I’m a Science Babe/Big Pharma Shill

Rob_SchneiderWhile I work on a more detailed post this week on the continued terrible job the media is doing on reporting science, I have been sidetracked by a little Facebook activism. While what I am doing might border on slacktivism, there are times when using similar tactics to the anti-science crowd (like the Food Babe for example) both feels good and might actually do something good in terms of getting out the message of science. So watch for my detailed post next week—for now I will tell you what I have been doing this week.

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The Heisenberg Principle of Scientific Knowledge

The Heisenberg uncertainty principle is one of the more misunderstood concepts in particle physics. The uncertainty principle says that we cannot measure the position (x) and the momentum (p) of a particle with absolute precision. The more accurately we know one of these values, the less accurately we know the other. The inaccuracy is not a function of the measurement, rather just an inherent property of wave mechanics at the quantum level. This is counter-intuitive to how we perceive the Universe. Practically, this uncertainty only exists on the atomic scale.

Scientific certainty is in one way, a lot like the Heisenberg uncertainty principle. No matter how precisely science measures we will never achieve 100% certainty. Most people think of scientific knowledge and associate it with absolute certainty. Science is commonly presumed to be the final answer. Actually, science is a method to systematically answer questions using careful logic and precision. Most people’s superficial understanding is that science delivers answers with unequivocal certitude. Factually, this is just plain wrong. The scientific method is by far the only reliable method to understand the natural world, just never with 100% certainty. The media will often present every little bit of new scientific evidence as if it is 100% accurate and infallible. We see examples of this error every time the evening news promotes new research. Presenting the research as an unassailable new truth about the subject. Reports presented this way can lead people to assume that research is a fact to a 100% certainty.  Assuming that facts can only have 100% accuracy is a logical fallacy. That instinctual assumption that fact equals 100% certitude, makes the discovery of scientific uncertainty so troubling for people. / read more…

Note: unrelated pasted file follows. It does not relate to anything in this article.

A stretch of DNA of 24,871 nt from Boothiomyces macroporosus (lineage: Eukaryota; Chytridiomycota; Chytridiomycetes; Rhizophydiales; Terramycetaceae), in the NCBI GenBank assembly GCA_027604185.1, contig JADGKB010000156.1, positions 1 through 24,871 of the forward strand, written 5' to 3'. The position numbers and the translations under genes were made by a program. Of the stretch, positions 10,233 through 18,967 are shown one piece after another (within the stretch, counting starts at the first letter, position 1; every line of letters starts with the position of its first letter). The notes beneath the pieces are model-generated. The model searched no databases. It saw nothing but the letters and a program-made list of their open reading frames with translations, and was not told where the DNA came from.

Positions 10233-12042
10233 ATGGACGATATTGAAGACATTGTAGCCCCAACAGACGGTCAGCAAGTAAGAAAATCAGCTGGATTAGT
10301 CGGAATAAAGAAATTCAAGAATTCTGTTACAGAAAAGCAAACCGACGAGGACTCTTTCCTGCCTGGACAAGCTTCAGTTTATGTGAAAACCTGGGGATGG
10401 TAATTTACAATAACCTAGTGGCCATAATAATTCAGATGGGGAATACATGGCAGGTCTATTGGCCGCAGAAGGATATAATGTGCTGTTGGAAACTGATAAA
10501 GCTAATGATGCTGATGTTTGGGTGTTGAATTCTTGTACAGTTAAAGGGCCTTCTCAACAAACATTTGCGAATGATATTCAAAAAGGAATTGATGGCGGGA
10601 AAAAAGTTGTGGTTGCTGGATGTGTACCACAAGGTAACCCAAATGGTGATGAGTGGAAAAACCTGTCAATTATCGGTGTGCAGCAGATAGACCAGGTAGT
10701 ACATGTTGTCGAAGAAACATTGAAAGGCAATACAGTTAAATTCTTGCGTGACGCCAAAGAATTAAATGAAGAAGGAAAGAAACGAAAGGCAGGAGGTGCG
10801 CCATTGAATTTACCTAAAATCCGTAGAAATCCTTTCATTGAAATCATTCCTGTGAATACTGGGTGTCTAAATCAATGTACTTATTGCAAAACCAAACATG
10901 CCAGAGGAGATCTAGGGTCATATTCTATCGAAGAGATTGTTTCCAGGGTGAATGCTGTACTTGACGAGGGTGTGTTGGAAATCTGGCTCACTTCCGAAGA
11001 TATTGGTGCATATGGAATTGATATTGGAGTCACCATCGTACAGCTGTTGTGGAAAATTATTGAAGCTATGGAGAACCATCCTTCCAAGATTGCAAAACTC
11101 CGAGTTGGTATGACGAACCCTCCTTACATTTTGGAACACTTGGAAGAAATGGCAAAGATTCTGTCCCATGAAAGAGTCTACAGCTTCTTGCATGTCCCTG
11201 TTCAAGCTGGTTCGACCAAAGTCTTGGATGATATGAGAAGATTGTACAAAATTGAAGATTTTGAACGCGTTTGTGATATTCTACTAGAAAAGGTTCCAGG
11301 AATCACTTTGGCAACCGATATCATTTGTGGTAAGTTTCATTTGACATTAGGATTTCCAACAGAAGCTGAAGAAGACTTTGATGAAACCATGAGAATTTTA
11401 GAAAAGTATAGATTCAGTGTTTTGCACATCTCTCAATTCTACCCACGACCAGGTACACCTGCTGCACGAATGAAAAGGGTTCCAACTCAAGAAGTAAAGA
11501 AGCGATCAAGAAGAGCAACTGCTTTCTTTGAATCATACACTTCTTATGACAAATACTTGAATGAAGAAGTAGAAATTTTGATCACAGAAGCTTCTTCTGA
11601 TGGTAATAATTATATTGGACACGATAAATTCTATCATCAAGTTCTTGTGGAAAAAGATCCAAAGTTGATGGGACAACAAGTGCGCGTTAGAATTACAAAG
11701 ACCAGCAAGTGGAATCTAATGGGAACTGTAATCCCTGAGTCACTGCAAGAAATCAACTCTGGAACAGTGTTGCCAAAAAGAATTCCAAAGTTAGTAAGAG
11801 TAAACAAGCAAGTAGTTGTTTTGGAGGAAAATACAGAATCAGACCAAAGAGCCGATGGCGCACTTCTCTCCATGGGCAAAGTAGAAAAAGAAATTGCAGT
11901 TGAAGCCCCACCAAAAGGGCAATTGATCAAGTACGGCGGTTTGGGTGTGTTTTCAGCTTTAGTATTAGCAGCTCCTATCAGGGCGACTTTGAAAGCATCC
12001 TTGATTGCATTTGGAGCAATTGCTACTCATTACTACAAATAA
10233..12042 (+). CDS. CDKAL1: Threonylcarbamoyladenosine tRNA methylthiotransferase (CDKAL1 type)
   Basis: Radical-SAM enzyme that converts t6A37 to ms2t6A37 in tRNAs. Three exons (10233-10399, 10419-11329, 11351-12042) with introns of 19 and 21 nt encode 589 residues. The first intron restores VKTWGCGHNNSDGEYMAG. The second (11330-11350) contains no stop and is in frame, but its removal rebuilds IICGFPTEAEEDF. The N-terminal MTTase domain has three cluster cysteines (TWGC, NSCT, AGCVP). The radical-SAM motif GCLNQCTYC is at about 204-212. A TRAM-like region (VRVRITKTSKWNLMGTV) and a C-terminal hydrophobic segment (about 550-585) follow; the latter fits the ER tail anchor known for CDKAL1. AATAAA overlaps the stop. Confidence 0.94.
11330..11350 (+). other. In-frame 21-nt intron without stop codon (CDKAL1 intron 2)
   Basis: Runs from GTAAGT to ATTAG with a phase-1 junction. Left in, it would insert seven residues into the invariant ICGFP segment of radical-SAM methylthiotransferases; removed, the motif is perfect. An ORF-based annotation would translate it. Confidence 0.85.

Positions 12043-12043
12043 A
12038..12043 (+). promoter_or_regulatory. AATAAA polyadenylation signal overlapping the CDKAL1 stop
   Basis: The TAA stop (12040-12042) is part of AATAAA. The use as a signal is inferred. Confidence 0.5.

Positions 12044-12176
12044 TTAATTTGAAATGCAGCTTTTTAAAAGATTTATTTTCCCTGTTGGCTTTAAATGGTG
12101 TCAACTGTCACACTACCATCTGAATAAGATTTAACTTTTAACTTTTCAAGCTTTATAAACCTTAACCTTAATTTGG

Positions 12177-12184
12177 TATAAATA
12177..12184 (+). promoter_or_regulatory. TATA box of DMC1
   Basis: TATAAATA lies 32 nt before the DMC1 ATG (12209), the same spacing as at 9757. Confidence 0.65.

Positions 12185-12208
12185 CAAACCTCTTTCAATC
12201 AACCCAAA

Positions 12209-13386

EV-D68: The (Not) New Disease to (Not) Panic About

Spreading like a brush fire on a hot day, the virus jumped from place to place and person to person with ease, sickening people before they knew what hit them. Scientists struggled to figure out what it was and how to treat it, but even as scores of seriously ill children went to the hospital, they knew one thing: it didn’t have a cure.

Virus! Threat!

Virus! Threat!

Is it ebola? H1N1? Some kind of “Walking Dead” zombie plague? No, it’s the respiratory virus EV-D68, a rare form of the common cold that can cause severe breathing problems in children. It was first seen in Illinois and Missouri in August, and since then, the CDC has confirmed its presence in 100 patients across seven states as of a few days ago. Hundreds more young people in a dozen states have either been seen or admitted with unexplained respiratory problems, and numerous other states have sent samples to the CDC for confirmation. All of the cases have been in children, many of whom already have asthma or other breathing issues / read more…


Jack the Ripper and the Mystery of the Smoking Gun

JacktheRipper1888Did you hear? Jack the Ripper was finally identified recently! Or maybe not. The press very quickly dismantled the claims about Aaron Kosminski, whose DNA was most recently said to make him definitely, absolutely the Ripper. For sure.

These sorts of bold declarations of “smoking gun” evidence for the identity of the Ripper come along every now and then, usually with a book in tow. The identity of the notorious Victorian London serial killer has long intrigued historians. Kosminski is just the most recent to make the news. In honor of this newest attempt to solve the great Victorian murder mystery, I thought it might be fun to look at a few of these “definitive” suspects identified over the years, just to see the company Kosminski has been placed in.

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Just a Joke … Or Is It?

YouTube kindly sends me an email each week with videos I might be interested in. The following is one that they recently featured; it promises to “triple your internet speed for free.” I was a bit skeptical, but hey, who doesn’t want that?

The good news is, it’s really entirely free. No products are sold (although viewers are given a shopping list for this purported “trick”), and you don’t have to pay to receive the “tricks” by ThioJoe. But that’s about it… Check for yourself.

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How This Clinical Trial Went Terribly Wrong